Rory Dicker, “Second Wave Feminism: Seeking Liberation and Equality,” from A History of U.S. Feminisms, pp. 57-103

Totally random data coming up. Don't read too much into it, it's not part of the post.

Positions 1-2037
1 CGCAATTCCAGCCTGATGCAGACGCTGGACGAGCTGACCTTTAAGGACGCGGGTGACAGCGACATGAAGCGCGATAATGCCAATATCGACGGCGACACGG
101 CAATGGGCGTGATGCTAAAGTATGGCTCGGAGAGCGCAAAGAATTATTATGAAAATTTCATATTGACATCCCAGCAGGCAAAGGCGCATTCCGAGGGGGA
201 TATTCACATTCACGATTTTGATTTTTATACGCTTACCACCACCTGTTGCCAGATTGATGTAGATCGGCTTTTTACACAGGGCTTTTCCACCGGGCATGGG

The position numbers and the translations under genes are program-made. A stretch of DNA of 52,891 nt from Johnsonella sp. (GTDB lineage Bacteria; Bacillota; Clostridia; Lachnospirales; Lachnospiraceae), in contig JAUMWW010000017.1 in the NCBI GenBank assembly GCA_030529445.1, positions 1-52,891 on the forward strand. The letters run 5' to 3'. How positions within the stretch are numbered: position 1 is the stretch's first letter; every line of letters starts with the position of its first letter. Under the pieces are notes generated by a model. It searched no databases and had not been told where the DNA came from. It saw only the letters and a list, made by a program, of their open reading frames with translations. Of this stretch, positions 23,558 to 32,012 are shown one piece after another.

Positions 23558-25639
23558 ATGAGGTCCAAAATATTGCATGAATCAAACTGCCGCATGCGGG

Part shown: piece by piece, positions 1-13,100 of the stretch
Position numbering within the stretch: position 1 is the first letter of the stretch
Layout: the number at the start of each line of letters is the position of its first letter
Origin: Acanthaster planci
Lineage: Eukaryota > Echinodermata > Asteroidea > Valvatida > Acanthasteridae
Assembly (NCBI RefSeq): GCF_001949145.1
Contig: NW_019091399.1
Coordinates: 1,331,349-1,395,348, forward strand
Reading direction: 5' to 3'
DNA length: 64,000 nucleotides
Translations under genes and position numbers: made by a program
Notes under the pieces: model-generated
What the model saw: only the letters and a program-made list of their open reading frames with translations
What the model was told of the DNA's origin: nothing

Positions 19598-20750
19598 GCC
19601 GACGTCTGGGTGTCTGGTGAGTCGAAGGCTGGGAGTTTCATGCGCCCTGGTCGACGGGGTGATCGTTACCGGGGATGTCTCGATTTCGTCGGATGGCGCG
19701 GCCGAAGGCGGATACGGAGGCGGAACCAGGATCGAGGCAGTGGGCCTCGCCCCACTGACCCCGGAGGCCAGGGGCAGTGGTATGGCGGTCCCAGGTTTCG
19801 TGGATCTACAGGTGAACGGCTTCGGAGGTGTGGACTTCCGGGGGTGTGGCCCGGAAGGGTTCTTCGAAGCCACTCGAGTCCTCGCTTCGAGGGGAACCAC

Rory Dicker’s summary of second wave feminism surprised me in its willingness to discuss the internal conflict and eventual fracturing of the movement the plagued every feminist platform including seemingly secure organizations such as NOW. Specifically Dicker addresses an attempt, shared by the first and second wave both, to create a single unifying female identity despite the need for a wide variety of initiatives to address distinct needs from different social spheres. I like, for example, that she addressed the break within NOW over abortion policy and the still fairly conservative attitude of many feminists regarding reproductive rights. Nevertheless I wished she had drawn more attention to the histories of women that lacked the privileges of white, heterosexual middle class feminists and adressed the need for intersectionality in feminism. For example Dicker discusses Betty Friedan in depth and provides numerous descriptions of her contributions to NOW and the feminist movement in general. Yet she fails to acknowledge (in this chapter anyway) her problematic views towards lesbians, who she didn’t think of as an important part of second wave feminism due to the notion that their homosexuality and gender were two completely separate issues that needed to be talked about separately. The history of Gay and queer women in general with regards to the fight for civil liberties, manifested itself in very unique ways as a result of this exclusion, but due to the focus on mainstream feminism, Dicker neglected to explore this ongoing and important chapter in feminist history. Discussing it more in depth would have allowed her to segway more easily into an analysis of the intersectional feminist politics of the third wave which, focuses on awareness of past mistakes and ways to include all women regardless of race, class, biological sex, etc. into the movement, thus making feminism relevant in the lives of all women. The roots of third wave feminism can be difficult to track down but looking critically at the past can provide amble evidence for why some women felt excluded by second wave feminism, and why society still needs feminism today. In this way one can firmly establish that the third wave, did not occur in a vacuum and that the concerns of women of the third wave have a basis in not just logic but history as well. Often issues raised through third wave feminism, in my experience, have been trivialized as “overreactions” or demands for special treatment, thus even though Dicker brings certain flaws in feminist theory to the surface, society as a whole still seems to require a clear and unambiguous explanation as to why such issues remain relevant. And to accomplish this, those who analyze and contribute to feminist theory must acknowledge all aspects of the past as objectively as possible.